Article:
Here are some of the reasons that you should own the stock before the end of fiscal 2012.
Better late than never
Target reported second-quarter earnings per share of $1.06, which topped analysts' estimates for $1.01 per share. Same-store sales in the quarter climbed 3.1% from the year-ago period. While the comps were no match for Target's first-quarter results in which same-store sales grew 5.3%, to more than six-year highs, the latest figures are impressive nonetheless.
Management now expects net income of $4.40 a share for fiscal 2012. That's a notable improvement from earlier projections for full-year profits of $4.30 per share. I'm confident that Target can hit its mark at the end of the year.
In its latest quarter, the retailer was able to drive more traffic to its stores by offering everyday items including fresh food. Target pushed into the grocery segment behind rival Wal-Mart in hopes of presenting itself as a one-stop shop. So far that initiative is paying off.
Still, expanding into groceries is somewhat of a balancing act for retailers like Target. The profit margins on perishables are less rewarding than those of bigger ticket items such as electronics. Fortunately, Target has more than a few growth strategies in play today that should help offset margin declines in the quarters to come.
Movin' on up
The most anticipated of these is the company's slated move into the Canadian market in the next two years. Starting in early 2013, Target plans to open 125 to 135 retail stores in the Great White North. The move marks a first for Target, which currently operates only in the United States. This is especially encouraging as there are plenty of other overseas markets for the company to grow into down the road.
As the second largest discount retailer in the U.S. after Wal-Mart, Target continues to get ahead with smart initiatives and strategic partnerships. Unlike other big-box retailers such as Best Buy
Expect more. Pay less.
Target isn't taking the issue lightly. For example, the retailer has ongoing deals with world-renowned designers to bring limited-edition collections into its stores. The tactic has so far proved successful, with affordable one-of-a-kind merchandise from fashion stars like Missoni and Jason Wu selling out in a matter of hours. Target stretched this concept to include upscale devices, with its store-within-a-store format.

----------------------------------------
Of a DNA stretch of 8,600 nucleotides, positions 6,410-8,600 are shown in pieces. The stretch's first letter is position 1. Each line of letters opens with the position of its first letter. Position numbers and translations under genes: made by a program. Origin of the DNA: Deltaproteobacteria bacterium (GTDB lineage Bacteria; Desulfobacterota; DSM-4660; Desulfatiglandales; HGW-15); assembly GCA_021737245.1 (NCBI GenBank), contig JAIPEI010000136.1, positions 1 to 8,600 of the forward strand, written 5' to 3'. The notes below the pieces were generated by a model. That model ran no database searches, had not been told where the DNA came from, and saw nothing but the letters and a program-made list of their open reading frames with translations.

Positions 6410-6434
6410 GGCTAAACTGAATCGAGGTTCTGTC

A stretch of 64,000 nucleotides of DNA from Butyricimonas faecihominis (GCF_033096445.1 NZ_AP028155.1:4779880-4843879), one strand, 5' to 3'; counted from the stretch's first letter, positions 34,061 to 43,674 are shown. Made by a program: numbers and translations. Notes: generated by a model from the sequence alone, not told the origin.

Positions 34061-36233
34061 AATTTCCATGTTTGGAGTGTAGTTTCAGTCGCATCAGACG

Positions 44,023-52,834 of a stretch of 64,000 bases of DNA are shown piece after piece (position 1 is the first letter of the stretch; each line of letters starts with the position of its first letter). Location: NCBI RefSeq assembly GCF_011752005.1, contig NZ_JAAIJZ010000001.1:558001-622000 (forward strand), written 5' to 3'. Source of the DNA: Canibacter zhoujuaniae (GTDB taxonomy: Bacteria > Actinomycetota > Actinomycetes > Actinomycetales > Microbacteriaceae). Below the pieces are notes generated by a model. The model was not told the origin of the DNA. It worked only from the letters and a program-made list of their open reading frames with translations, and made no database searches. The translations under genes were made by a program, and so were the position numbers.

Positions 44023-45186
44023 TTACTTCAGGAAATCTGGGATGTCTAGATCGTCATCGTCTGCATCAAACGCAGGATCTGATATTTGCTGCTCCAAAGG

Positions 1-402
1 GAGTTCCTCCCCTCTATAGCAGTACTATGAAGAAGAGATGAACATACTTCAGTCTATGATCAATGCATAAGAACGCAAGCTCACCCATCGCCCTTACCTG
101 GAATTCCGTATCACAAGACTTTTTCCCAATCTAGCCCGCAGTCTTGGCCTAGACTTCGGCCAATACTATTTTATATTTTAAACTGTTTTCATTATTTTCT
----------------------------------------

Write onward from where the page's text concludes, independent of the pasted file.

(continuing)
Best Buy used a similar tactic to combat so-called showrooming by setting up mini-Apple
Target is winning by creating actual value for its customers. And in the next three years I expect that value to significantly reward shareholders as well. Of course there are still risks, namely in the e-commerce space. Amazon.com
On demand = in demand
A personal eBay shopping app, eBay Now, currently offers same-day delivery to customers in San Francisco. Not to mention, the new service from eBay comes with free delivery on users' first three purchases. Meanwhile, Amazon Prime members receive similar same-day perks with only a $3.99 surcharge per delivery. Yet, there's an important distinction between the two services.
The eBay Now platform works with local retailers including Target , whereas Amazon processes orders independently of other merchants. By cooperating with eBay to provide this service Target is able to reach more online shoppers than it would otherwise. While eBay Now is still in the early stages of development, Target's involvement provides further support that its head is in the right place.
A don't-miss opportunity
Despite increased competition from online retailers, Target is proving it has staying power by providing customers with unique in-store experiences. As a consumer, I know I can get items at Target that I won't find elsewhere online. And it's those thoughtful details that make the difference in a shopper's purchase decision. For these reasons, I think Target will continue to reward shareholders for years to come.
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